I remember that I was haunted by two lines of French verse; in some dumb way they seemed to fit my surroundings and give expression to the contentment that was in me, and I kept repeating to myself--
"Mon coeur est un luth suspendu, Sitot qu'on le touche, il resonne."
I can give no reason why these lines came to me at this time; and for that very cause I repeat them here. For all I know, they may serve to complete the impression in the mind of the reader, as they were certainly a part of it for me.
And this happened to me in the place of all others where I liked least to stay. When I think of it I grow ashamed of my own ingratitude. "Out of the strong came forth sweetness." There, in the bleak and gusty North, I received, perhaps, my strongest impression of peace. I saw the sea to be great and calm; and the earth, in that little corner, was all alive and friendly to me. So, wherever a man is, he will find something to please and pacify him: in the town he will meet pleasant faces of men and women, and see beautiful flowers at a window, or hear a cage-bird singing at the corner of the gloomiest street; and for the country, there is no country without some amenity--let him only look for it in the right spirit, and he will surely find.
This article first appeared in the _Portfolio_, for November 1874, and was not reprinted until two years after Stevenson's death, in 1896, when it was included in the _Miscellanies_ (Edinburgh Edition, _Miscellanies_, Vol. IV, pp. 131-142). The editor of the _Portfolio_ was the well-known art critic, Philip Gilbert Hamerton (1834-1894), author of the _Intellectual Life_ (1873). Just one year before, Stevenson had had printed in the _Portfolio_ his first contribution to any periodical, _Roads_. Although _The Enjoyment of Unpleasant Places_ attracted scarcely any attention on its first appearance, and has since become practically forgotten, there is perhaps no better essay among his earlier works with which to begin a study of his personality, temperament, and style. In its cheerful optimism this article is particularly characteristic of its author. It should be remembered that when this essay was first printed, Stevenson was only twenty-four years old.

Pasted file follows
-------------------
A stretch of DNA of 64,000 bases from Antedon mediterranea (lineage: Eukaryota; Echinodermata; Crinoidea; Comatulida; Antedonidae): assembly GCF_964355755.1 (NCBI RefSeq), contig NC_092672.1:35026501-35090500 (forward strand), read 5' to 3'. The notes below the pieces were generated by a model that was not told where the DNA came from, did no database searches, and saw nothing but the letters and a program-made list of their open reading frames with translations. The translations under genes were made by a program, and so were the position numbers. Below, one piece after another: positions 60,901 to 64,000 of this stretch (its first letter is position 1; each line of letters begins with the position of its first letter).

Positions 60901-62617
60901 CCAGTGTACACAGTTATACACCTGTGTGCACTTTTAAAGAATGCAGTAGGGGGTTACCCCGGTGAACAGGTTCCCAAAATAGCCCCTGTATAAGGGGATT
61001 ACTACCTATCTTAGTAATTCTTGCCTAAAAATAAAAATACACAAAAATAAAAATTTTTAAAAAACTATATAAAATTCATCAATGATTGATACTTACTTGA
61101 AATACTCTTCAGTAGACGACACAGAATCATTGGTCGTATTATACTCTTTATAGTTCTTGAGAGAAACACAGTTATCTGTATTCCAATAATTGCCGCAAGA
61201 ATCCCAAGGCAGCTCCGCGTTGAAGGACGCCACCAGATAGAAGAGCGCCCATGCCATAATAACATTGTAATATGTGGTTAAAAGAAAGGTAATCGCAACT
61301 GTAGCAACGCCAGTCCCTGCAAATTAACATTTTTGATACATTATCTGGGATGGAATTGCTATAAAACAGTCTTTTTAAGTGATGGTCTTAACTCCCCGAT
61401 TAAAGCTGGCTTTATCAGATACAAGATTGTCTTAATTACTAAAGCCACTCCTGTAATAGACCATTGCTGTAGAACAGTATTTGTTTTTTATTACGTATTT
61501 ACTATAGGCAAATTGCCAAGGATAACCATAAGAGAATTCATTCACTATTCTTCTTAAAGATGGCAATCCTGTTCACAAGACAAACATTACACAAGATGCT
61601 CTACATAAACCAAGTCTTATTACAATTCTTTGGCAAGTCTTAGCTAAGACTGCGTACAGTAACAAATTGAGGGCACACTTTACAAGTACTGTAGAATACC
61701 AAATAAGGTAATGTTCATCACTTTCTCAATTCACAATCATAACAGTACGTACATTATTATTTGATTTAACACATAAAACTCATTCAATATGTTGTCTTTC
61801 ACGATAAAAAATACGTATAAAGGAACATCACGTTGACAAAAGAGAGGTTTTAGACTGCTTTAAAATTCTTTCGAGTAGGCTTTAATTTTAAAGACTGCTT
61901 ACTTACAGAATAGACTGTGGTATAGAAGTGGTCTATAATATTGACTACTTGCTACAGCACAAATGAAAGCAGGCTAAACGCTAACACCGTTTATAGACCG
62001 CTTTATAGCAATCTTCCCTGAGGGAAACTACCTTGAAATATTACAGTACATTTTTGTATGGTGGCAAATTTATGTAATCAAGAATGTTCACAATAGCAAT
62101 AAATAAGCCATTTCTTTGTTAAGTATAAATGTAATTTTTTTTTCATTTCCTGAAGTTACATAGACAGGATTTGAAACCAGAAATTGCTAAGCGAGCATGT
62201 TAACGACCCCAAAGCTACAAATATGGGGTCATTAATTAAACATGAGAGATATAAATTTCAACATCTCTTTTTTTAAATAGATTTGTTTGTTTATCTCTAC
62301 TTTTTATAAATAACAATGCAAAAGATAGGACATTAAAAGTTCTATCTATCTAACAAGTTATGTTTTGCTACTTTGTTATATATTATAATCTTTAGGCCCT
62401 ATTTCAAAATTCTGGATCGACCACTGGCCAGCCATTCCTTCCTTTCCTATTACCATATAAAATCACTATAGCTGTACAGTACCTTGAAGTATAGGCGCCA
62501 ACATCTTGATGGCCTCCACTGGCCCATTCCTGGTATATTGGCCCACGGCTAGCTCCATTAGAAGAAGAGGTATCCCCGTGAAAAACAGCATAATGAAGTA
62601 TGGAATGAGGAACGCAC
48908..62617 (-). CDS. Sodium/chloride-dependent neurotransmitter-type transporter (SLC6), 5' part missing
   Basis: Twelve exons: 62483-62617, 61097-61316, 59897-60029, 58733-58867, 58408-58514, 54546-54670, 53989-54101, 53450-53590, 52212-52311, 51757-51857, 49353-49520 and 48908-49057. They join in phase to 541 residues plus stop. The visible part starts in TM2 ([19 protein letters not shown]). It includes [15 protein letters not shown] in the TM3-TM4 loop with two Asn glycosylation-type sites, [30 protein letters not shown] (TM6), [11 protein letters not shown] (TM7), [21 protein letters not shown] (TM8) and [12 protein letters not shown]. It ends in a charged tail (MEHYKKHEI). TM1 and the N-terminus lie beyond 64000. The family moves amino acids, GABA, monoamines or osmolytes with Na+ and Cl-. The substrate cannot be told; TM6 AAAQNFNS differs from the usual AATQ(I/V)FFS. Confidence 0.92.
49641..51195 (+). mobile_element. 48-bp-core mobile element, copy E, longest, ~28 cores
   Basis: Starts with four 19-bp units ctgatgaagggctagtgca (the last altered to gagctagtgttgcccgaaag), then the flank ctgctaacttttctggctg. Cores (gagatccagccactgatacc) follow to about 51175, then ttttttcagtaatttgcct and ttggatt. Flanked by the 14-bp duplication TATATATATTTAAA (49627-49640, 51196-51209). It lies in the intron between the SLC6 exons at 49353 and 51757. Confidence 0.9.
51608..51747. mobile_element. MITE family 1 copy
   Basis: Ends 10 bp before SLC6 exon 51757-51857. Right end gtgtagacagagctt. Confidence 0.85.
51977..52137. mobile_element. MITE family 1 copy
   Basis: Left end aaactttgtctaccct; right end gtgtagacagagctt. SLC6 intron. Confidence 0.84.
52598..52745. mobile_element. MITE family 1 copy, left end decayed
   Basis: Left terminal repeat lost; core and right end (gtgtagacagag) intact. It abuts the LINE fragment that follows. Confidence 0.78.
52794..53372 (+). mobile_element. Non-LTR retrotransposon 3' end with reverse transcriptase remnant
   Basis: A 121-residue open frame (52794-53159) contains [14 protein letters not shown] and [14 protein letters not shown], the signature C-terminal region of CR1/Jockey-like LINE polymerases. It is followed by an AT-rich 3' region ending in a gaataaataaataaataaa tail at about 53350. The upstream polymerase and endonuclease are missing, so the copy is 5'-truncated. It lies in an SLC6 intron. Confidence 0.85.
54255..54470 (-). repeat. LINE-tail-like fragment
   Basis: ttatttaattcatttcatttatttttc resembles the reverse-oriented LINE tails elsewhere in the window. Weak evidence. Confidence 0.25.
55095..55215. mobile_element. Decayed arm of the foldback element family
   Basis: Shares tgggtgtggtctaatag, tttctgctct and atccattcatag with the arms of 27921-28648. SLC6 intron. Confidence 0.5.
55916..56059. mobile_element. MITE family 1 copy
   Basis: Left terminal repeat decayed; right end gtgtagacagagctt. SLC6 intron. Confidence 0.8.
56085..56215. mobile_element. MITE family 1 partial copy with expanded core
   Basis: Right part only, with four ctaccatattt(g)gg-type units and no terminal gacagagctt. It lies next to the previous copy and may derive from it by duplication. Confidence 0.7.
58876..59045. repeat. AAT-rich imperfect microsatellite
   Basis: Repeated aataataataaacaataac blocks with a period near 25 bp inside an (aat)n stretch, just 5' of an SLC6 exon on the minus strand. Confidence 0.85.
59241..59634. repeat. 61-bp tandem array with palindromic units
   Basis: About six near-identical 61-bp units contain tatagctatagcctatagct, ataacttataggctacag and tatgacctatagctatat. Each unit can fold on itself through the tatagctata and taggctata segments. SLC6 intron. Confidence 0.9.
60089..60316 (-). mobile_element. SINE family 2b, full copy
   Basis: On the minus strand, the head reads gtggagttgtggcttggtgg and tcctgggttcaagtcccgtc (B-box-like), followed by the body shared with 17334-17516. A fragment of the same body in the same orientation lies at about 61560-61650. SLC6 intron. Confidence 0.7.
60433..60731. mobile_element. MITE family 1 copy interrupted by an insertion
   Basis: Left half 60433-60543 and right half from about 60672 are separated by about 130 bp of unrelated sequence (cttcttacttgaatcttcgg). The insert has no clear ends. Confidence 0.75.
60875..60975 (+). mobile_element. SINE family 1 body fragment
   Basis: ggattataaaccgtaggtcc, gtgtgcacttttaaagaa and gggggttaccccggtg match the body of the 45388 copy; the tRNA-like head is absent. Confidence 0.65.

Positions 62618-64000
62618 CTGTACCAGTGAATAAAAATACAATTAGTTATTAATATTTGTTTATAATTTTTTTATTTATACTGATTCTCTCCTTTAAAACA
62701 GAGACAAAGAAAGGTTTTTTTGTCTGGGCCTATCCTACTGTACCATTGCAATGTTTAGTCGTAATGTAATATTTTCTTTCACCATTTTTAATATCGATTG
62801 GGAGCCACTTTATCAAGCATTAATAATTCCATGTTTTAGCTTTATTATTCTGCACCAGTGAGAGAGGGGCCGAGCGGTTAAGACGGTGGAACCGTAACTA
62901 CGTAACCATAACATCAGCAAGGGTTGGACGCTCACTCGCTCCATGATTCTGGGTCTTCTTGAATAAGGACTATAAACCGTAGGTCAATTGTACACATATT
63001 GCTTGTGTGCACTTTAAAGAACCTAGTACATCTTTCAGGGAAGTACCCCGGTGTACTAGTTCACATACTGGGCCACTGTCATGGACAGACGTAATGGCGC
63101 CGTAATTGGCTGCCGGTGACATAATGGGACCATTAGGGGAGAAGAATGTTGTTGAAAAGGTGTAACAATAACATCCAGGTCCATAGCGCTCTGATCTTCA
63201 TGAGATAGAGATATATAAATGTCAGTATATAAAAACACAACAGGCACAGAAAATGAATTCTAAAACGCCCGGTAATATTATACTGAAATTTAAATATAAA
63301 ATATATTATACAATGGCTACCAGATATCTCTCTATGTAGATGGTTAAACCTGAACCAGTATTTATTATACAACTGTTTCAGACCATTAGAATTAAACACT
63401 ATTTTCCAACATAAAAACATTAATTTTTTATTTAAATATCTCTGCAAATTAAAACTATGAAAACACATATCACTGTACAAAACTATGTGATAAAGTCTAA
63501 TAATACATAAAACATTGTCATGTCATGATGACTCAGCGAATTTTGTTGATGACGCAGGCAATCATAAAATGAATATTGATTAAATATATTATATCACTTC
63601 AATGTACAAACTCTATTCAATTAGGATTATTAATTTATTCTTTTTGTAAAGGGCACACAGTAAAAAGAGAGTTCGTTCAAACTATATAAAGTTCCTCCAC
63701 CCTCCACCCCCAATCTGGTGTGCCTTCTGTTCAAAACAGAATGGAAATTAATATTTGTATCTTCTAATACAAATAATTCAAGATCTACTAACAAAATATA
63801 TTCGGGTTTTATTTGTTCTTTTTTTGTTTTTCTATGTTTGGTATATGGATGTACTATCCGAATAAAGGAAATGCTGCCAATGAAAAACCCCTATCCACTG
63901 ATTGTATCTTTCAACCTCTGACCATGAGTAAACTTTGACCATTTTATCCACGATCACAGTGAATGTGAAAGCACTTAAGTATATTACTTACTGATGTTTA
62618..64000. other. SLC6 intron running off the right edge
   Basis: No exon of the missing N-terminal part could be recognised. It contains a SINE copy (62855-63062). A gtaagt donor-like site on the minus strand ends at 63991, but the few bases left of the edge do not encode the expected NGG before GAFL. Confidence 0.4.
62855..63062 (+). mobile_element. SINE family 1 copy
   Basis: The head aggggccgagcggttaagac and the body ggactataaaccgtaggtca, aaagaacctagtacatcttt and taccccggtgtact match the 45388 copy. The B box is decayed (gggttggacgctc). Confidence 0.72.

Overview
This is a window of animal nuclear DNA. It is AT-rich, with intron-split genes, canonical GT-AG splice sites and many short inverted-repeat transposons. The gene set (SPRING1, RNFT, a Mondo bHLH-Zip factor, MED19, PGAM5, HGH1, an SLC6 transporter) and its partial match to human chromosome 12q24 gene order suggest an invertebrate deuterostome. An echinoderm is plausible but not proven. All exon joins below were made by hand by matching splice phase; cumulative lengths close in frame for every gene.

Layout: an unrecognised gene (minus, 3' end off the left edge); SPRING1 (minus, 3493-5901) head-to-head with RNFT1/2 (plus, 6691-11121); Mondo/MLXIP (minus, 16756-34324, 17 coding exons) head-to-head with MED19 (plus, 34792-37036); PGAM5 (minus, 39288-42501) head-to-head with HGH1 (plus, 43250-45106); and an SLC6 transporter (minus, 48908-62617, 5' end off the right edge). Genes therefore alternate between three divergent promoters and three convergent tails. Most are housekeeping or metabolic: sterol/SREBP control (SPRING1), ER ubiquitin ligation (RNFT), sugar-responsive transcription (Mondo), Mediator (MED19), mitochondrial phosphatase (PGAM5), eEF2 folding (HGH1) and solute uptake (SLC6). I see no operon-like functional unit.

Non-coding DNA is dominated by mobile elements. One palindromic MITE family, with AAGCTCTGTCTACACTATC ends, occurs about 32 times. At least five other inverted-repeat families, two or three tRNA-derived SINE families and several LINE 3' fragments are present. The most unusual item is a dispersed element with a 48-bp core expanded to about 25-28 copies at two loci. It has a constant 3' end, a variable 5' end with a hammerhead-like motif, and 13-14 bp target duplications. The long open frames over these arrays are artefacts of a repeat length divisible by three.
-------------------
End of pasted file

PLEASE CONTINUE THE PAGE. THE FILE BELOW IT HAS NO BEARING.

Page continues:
[Note 1: _It is a difficult matter_, etc. The appreciation of nature is a quite modern taste, for although people have always loved the scenery which reminds them of home, it was not at all fashionable in England to love nature for its own sake before 1740. Thomas Gray was the first person in Europe who seems to have exhibited a real love of mountains (see his _Letters_). A study of the development of the appreciation of nature before and after Wordsworth (England's greatest nature poet) is exceedingly interesting. See Myra Reynolds, _The Treatment of Nature in English Poetry between Pope and Wordsworth_ (1896).]
[Note 2: _This discipline in scenery._ Note what is said on this subject in Browning's extraordinary poem, _Fra Lippo Lippi_, vs. 300-302.
"For, don't you mark? We're made so that we love First when we see them painted, things we have passed Perhaps a hundred times nor cared to see."]
[Note 3: _Brantome quaintly tells us, "fait des discours en soi pour se soutenir en chemin."_ Freely translated, "the traveller talks to himself to keep up his courage on the road." Pierre de Bourdeille, Abbe de Brantome, (cir. 1534-1614), travelled all over Europe. His works were not published till long after his death, in 1665. Several complete editions of his writings in numerous volumes have appeared in the nineteenth century, one edited by the famous writer, Prosper Merimee.]
[Note 4: _We are provocative of beauty._ Compare again, _Fra Lippo Lippi_, vs. 215 et seq.
"Or say there's beauty with no soul at all-- (I never saw it--put the case the same--) If you get simple beauty and nought else, You get about the best thing God invents: That's somewhat: and you'll find the soul you have missed, Within yourself, when you return him thanks."]
[Note 5: _Callot, or Sadeler, or Paul Brill._ Jacques Callot was an eminent French artist of the XVII century, born at Nancy in 1592, died 1635.